P22 – The Griffith Park (Hollywood) mountain lion!

P22 is a mountain lion well-known to Angelenos due to his presence in Griffith Park– claimed to be the world's most urban natural park and host to the famous Hollywood sign.  The first evidence of this mountain lion was recorded on remote cameras in early 2012 as part of the Griffith Park Connectivity study (performed by USGS and Cooper Ecological biologists – read more about the discovery here).  Griffith Park is a small protected park area near downtown Los Angeles, and at roughly 6 square miles, is too small to support a resident mountain lion population. Therefore, P22 taking up residence in this part of Los Angeles is very unusual and exciting, and since he is the only mountain lion in the Griffith Park, biologists have many questions about his life in the small, very urban park. P-22 is believed to have crossed the 101 and 405 Freeways as he headed east from the Santa Monica Mountains, but he was not wearing a tracking device at the time. Though he found his own territory away from dominant males, his dispersal is not considered successful because he remains hemmed in by multiple freeways and has no opportunities for reproduction.

Once photographic evidence was found of this male mountain lion, National Park Service biologists set cage traps (with proper permits) near Lake Hollywood, just adjacent to Griffith Park, to attempt to capture him.  In March of 2012, National Park Service biologists humanely captured and radio-collared him, very soon after his discovery. He weighed approximately 120 pounds and was estimated to be 3 years old. Genetic testing performed in the Robert Wayne Lab at UCLA shows that he is genetically related to mountain lions from the Santa Monica Mountains. Therefore, he probably crossed two freeways (the I-405 and 101 Freeway) to get to Griffith Park! That means he likely originated in the Topanga State Park area, crossed the I-405 into Bel Air and Beverly Hills and traveled east to cross the 101 Freeway into Griffith Park.  Now, with his radio-collar, National Park Service biologists are able to use GPS technology to study his movement and activity patterns, diet, and monitor his health.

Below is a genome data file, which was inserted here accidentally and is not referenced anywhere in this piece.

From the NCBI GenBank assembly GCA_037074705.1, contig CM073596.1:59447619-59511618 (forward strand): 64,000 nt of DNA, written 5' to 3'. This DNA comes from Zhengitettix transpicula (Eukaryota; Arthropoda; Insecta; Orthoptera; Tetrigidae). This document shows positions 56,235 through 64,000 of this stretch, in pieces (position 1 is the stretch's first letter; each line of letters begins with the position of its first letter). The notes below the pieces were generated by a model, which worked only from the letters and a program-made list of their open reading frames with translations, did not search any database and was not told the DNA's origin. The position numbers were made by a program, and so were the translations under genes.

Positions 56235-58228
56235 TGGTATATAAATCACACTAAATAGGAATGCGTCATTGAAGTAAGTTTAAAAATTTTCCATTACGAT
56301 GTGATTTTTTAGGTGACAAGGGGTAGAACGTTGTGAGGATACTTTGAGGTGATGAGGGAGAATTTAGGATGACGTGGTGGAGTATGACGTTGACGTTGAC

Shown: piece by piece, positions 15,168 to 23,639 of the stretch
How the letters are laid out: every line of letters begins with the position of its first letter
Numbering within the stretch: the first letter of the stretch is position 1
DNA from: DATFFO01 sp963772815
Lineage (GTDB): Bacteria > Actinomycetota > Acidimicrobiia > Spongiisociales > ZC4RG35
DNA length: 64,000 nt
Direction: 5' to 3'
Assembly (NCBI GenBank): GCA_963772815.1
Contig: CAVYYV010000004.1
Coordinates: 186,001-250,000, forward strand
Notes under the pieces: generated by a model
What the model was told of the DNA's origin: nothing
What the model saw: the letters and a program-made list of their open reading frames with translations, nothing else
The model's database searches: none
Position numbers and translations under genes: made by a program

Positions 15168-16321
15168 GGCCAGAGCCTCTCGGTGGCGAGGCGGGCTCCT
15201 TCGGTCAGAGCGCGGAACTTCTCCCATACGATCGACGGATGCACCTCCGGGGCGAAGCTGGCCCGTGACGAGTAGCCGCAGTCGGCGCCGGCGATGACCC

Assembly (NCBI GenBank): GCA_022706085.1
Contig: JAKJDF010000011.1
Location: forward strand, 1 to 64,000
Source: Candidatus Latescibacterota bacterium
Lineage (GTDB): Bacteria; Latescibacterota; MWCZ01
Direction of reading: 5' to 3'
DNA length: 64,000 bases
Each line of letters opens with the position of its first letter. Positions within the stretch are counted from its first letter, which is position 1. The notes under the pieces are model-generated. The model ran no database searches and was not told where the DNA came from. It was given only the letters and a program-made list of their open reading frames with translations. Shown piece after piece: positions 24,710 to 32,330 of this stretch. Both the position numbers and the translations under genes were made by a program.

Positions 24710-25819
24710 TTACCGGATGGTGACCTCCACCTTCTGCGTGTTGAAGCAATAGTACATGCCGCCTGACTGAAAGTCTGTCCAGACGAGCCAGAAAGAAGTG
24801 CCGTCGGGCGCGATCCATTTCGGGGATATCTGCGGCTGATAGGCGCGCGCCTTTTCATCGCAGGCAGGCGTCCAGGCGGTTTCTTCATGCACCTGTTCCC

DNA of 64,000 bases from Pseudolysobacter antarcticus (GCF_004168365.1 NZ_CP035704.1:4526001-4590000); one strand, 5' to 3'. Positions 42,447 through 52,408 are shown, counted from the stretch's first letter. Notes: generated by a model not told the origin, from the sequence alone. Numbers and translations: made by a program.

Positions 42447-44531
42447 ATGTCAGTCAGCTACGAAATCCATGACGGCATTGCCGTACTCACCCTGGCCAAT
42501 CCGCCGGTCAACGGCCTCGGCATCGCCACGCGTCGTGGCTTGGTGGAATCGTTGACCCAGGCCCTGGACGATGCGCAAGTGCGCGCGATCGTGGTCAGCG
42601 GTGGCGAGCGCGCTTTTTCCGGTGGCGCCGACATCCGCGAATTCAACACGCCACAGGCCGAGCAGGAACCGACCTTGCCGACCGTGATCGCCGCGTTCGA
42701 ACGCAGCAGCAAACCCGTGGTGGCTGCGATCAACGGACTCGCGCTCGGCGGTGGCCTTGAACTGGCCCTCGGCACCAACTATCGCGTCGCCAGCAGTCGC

Biologists continue to track his movements and as of January 2014, he is still in Griffith Park. Through visiting his 'kill-sites' with the aid of the GPS radio-collar technology (see 'Mountain Lion Basics' for more info), National Park Service biologists have determined he is feeding primarily on a diet of mule deer, but he has also preyed on at least 2 coyotes and 1 raccoon, which is not uncommon for mountain lions in other parts of their range. Despite being in the most urban park in the world, he is not recorded to have killed any domestic animals (nor have any reports been made by citizens of this occurring), and is largely unseen by people that visit Griffith Park.   

P22's presence in Griffith Park has drawn the attention of more than just Los Angeles residents. During 2013, National Geographic photographer Steve Winter worked tirelessly to capture an image of P22 with the Hollywood sign in the background. Despite the challenges of working in such an urban park, Winter met success in capturing not only many beautiful photos of P22 and other wildlife, but even capturing P22 with Hollywood sign.  Read more about Winter's work with National Geographic here.

Photo taken by Steve Winter that was used as the cover of the December 2013 National Geographic issue. 

Photo taken by Steve Winter that was used as the cover of the December 2013 National Geographic issue.